Glenwood Springs Council clashes over proposed vacation rental moratorium

Matthew Bennett
Glenwood Springs Post Independent
A pedestrian makes his way north on Cooper Avenue in Glenwood Springs in front of a couple of apartment buildings that are currently listed on AirBNB as vacation rentals.
Chelsea Self / Post Independent

Glenwood Springs City Council is set to conduct a first reading Thursday night of an ordinance that would potentially place a moratorium on vacation rentals by owners, known as VRBOs.

According to recent correspondence between Glenwood Springs Community Development Planner II Hannah Klausman and council members, since the city’s formal program allowing for VRBOs began in 2013, the total number of registered vacation rentals in the city has climbed from seven to 88.

“It is more the loss of community, loss of neighborhood and loss of character that we are going to experience all over the city if we start having a significant portion of neighborhoods turn into vacation rentals,” Ward 5 Councilman Jonathan Godes said of the upcoming discussion.

While not against VRBOs entirely, Godes told the Glenwood Springs Post Independent the rapid growth of the industry in Glenwood Springs, particularly over the course of this year, has led to an increase in constituents voicing their concerns over homes intended for permanent residents turning into a revolving door of short-term strangers instead of long-term neighbors.

“It is more the loss of community, loss of neighborhood and loss of character that we are going to experience all over the city if we start having a significant portion of neighborhoods turn into vacation rentals.”— Ward 5 Councilor Jonathan Godes

It’s a sentiment shared, in part, by City Councilman At Large Jim Ingraham.

“It gives me angst, because I put myself in the shoes of someone who has purchased a home in a residential, single-family neighborhood, where they intend to raise a family or what have you,” Ingraham said. “And, next thing you know they have a pretty much commercial house — and sometimes these are a little bit like party houses, sometimes — next door, and it just does not strike me as fair.

“It does not strike me as a way we want to see our residential, single-family neighborhoods going,” Ingraham said.

As of September, of the 88 VRBOs currently permitted within Glenwood Springs, 75 rent out the entire house, while 13 rent out one bedroom of a house.

According to Klausman’s memo to City Council, “24 cases of unpermitted illegal vacation rentals were documented in the beginning of 2018. Of those, nine came into compliance and are now permitted, while 12 removed their listings, and three were not allowed to operate due to other requirements.”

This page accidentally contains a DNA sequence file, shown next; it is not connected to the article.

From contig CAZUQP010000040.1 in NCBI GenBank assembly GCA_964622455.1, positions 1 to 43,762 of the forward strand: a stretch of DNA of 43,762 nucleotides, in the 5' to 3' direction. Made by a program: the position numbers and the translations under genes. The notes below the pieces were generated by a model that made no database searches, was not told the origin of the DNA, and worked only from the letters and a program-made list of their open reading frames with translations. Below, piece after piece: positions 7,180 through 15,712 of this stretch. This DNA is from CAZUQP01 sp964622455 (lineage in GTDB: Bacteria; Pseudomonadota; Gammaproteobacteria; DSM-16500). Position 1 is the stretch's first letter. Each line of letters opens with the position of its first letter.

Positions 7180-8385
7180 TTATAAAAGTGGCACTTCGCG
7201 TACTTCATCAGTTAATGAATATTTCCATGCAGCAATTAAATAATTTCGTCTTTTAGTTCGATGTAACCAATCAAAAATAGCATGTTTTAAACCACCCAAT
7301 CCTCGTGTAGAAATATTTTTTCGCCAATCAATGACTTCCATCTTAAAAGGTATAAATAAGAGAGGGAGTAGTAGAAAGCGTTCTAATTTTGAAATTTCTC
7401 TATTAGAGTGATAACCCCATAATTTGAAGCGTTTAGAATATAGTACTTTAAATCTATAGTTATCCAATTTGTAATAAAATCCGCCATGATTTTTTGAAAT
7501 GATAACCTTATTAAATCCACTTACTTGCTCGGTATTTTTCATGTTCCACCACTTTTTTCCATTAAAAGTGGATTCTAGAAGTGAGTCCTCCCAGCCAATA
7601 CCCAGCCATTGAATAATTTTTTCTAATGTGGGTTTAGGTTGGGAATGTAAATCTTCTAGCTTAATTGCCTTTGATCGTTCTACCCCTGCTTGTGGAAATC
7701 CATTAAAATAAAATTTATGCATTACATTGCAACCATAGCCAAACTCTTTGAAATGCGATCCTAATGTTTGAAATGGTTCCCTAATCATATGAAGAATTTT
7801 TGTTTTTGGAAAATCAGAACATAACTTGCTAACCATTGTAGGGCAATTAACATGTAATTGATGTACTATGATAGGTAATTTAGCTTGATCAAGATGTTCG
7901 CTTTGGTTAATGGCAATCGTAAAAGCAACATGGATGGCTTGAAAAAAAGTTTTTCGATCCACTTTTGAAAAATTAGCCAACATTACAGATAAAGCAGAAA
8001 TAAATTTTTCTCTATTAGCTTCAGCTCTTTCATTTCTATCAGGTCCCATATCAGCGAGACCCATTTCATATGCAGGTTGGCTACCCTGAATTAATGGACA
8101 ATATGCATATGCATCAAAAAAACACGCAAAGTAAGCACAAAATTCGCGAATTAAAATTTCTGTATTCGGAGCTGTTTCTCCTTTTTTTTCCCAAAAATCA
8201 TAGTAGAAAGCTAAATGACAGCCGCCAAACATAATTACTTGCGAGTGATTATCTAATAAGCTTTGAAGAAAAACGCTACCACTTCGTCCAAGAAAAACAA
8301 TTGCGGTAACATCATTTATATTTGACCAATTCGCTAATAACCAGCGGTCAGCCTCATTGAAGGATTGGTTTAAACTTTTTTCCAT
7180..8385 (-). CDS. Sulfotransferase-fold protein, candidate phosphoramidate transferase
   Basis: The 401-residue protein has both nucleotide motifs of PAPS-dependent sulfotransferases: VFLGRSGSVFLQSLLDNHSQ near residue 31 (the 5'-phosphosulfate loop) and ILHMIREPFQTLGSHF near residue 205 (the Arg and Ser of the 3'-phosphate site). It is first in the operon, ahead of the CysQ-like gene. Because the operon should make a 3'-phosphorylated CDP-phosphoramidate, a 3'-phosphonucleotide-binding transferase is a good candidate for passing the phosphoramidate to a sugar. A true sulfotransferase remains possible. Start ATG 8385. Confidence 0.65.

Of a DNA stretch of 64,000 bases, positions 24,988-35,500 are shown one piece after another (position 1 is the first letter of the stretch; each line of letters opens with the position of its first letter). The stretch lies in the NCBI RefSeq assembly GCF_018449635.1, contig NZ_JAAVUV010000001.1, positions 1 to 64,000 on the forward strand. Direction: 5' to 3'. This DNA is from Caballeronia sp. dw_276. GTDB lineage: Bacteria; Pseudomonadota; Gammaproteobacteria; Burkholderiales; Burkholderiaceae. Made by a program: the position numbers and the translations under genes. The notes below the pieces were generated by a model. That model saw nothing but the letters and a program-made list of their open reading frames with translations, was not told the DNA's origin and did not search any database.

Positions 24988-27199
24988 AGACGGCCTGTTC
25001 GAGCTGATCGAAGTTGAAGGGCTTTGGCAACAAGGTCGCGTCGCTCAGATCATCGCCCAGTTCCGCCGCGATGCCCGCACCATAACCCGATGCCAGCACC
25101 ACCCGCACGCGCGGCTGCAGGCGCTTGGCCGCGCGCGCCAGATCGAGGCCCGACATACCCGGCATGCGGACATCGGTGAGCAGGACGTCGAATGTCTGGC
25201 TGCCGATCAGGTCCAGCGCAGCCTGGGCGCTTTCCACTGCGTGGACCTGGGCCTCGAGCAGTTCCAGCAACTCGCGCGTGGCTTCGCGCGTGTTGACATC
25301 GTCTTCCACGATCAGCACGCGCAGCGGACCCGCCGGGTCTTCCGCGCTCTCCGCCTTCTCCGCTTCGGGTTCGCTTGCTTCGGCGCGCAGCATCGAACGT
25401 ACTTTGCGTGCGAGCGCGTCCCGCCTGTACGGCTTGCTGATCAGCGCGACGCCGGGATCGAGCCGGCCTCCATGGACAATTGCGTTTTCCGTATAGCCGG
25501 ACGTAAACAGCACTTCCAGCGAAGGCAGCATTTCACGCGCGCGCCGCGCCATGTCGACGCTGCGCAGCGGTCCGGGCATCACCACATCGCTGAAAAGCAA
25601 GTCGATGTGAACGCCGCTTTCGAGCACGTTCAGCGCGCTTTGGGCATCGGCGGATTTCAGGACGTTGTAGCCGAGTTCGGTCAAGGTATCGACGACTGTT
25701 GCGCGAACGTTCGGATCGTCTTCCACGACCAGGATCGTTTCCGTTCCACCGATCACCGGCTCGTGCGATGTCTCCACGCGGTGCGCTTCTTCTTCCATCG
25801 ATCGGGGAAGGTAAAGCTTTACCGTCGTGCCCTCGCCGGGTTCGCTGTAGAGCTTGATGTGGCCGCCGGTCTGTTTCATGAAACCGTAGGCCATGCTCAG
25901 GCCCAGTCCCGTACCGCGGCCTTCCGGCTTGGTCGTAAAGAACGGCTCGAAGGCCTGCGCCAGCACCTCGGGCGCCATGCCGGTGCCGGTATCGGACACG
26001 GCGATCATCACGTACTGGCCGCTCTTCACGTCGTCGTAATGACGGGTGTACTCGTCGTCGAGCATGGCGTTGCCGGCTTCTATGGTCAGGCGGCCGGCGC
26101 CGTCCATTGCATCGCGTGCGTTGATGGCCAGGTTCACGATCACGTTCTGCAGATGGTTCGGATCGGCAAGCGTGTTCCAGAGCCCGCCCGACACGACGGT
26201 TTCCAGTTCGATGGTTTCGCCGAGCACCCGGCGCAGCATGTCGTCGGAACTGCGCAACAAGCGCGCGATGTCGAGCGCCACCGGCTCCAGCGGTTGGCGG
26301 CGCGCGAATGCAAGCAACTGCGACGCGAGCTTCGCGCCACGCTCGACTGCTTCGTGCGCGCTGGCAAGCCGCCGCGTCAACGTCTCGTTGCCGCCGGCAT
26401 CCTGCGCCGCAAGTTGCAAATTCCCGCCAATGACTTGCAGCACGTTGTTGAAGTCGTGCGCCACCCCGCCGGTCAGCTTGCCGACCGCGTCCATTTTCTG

Prior to late 2017 and early 2018, owners of vacation rentals had to renew their permit every two years, as well as pay a $110 fee upon renewal. Since late 2017 and early 2018, however, applicants now sign an affidavit stating that their rental property does in fact meet safety and building code requirements, with a one-time fee of $110.

“Staff believes these measures, in part, have led to the increase in permits in 2018,” the correspondence stated.

Godes said he is inclined to support the temporary moratorium on VRBOs, not to exceed six months, which would begin on Nov. 1 as outlined by the proposed ordinance before council at its regularly scheduled meeting Thursday night.

However, Ward 3 Glenwood Springs City Councilman Todd Leahy said that, in all likelihood, he will not support it.

Leahy agreed that if the industry of VRBOs needs a closer look in Glenwood Springs, fine. But the idea of a moratorium seems too extreme and too sudden without sufficient time for public input, he said.

“If we are going to do something that serious, and I do believe moratoriums create a lot of serious consequences, … the process of how we got here is, to me, not how you handle land-use issues of this magnitude,” Leahy said.

“You have people investing in this town millions and millions of dollars into the housing stock, and some people are planning on using those for vacation rentals,” he said. “And to just, one night, kind of without proper notice, create a moratorium, that was frustrating to me. It was more procedural than anything else.

“I have no problem at all having the discussion about VRBOs. … Have an open, honest discussion with the town as to what is working and what is not, and then fix the situation. Do not do it through moratoriums,” Leahy added.

The discussion is listed as the eighth item on the regular City Council agenda, which begins at 6 p.m. Thursday at Glenwood Springs City Hall.